The Dutch should go back to what they do best: earning money, writes Jan Vos.
In 2013, the African economy grew by 7%, while the Brazilian and Chinese economies grew by 5% and 7.5% respectively. Our economy is shrinking. Politicians are facing a difficult task and need to take responsibility.
The Dutch economy is weathering a heavy economic storm. Our businesses can barely keep their heads above water. The political focus of this cabinet is on controlling government spending. But we have another, even more vital responsibility: making sure this country makes enough money in the coming decade. Our entrepreneurs and our industrial and service sectors must be given space to develop. That is how we ensure prosperity for all, including those who, for whatever reason, cannot look after themselves.
There are three main areas we should be concentrating on. The first is a renaissance of the culture of entrepreneurship. Dutch entrepreneurs and entrepreneurial families were of enormous importance during the transition from an agricultural to an industrial nation in the second half of the last century. Albert Heijn, Gerard and Anton Philips and Huub van Doorne are some of the people who laid the groundwork for our prosperity.
Without them there would have been fewer jobs and a redistribution of wealth wouldn’t have been possible because there would be nothing to redistribute. These men all started as small entrepreneurs and went on to become heads of multinational companies.
In the second half of the 20th century, which saw an exceptional growth in prosperity, we profited from their entrepreneurship, technical innovations and unbridled ambition. Other entrepreneurs and businesses became successful, like Endemol, ASML and Exact. But they were the exception rather than the rule.
For the last few decades the big money has been made through speculation, real estate, trade and financial services.
It is our responsibility as politicians to stimulate and foster entrepreneurship and give our young entrepreneurs the opportunities they need. We need to revive the culture of entrepreneurship that characterised our country for so long.
The second imperative is the primacy of – sustainable – energy. There will be nine billion of us soon and if man and nature are to survive, technological innovation is a necessity and sustainability a condition. The planet is desperately in need of solutions to compensate for our use of finite resources and the Netherlands has the technology to contribute: DSM, KLM, Philips and Unilever are frontrunners in sustainability.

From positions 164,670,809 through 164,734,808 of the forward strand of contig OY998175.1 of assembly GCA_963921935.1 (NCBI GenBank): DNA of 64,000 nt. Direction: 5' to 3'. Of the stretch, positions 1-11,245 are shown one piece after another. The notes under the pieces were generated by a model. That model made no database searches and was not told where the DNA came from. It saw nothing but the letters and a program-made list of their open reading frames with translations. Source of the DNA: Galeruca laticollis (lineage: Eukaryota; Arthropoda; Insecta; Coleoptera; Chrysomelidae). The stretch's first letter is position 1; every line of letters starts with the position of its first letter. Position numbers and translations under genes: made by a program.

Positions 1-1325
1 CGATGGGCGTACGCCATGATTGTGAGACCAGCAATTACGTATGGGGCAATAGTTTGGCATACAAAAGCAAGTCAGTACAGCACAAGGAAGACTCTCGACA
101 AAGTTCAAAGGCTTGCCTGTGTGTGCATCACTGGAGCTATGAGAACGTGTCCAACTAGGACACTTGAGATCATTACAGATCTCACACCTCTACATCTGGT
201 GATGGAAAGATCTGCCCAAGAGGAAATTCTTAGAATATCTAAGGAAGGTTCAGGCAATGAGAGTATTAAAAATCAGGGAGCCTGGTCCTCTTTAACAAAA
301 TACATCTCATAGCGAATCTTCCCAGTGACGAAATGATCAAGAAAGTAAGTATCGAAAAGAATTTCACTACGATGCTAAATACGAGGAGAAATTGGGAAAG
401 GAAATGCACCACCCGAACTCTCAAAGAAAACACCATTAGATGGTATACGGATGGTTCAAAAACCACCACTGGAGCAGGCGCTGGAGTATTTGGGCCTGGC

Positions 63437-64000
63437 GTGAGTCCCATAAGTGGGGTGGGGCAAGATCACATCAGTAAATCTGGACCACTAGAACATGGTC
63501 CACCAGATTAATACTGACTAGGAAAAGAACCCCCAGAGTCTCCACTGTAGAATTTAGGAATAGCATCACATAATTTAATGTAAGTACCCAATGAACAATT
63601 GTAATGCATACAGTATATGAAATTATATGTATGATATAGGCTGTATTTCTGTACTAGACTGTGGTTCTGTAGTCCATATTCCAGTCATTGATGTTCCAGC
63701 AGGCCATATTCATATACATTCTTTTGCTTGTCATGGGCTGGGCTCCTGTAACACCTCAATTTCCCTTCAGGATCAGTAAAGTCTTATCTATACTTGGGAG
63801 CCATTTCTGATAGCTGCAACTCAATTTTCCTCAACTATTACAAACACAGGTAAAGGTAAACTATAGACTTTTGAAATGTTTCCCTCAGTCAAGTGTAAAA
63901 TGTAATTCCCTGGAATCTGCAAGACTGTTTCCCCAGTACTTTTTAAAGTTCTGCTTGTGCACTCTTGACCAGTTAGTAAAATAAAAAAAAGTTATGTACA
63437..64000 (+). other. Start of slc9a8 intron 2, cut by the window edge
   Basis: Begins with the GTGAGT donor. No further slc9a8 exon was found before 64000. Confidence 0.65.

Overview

A quarter of all offshore windmills are installed by Dutch companies. We are recycling champions and live in a densely populated country which is constantly looking for a balance between urban and industrial development and nature. If the Netherlands focuses on sustainable technology we will earn enough to maintain our welfare state a decade from now.
Thirdly, we need to cultivate creative innovation. Everyone knows Joop van den Ende as a successful entrepreneur. But he is also one of the founders of a successful venture capital company. He has invested in a number of thriving businesses, such as Hyves, Albumprinter.nl and Bright.
Van den Ende and Deitmers are investors who are always on the look-out for innovation. They are not alone. In the Dutch gaming industry – among the best in the world – young entrepreneurs are cooperating with (informal) investors. Djs Armin van Buuren, DJ Isis, Afrojack and Tiësto are at the top of their profession, not only because of their music but because of their clever use of new technology and the internet.
The Netherlands will have to redefine itself in the next few years. We have to learn again that real money can only be made by creating real worth. We can do it by bringing about an entrepreneurial renaissance, creating sustainable technology and stimulating creative innovation. It is up to entrepreneurs to make their ambitions come true and up to the politicians to support them in any way they can. That is our joint mission.
Jan Vos is a Labour MP and former director of two dotcom companies and an investment company.
This article was published earlier in Trouw.
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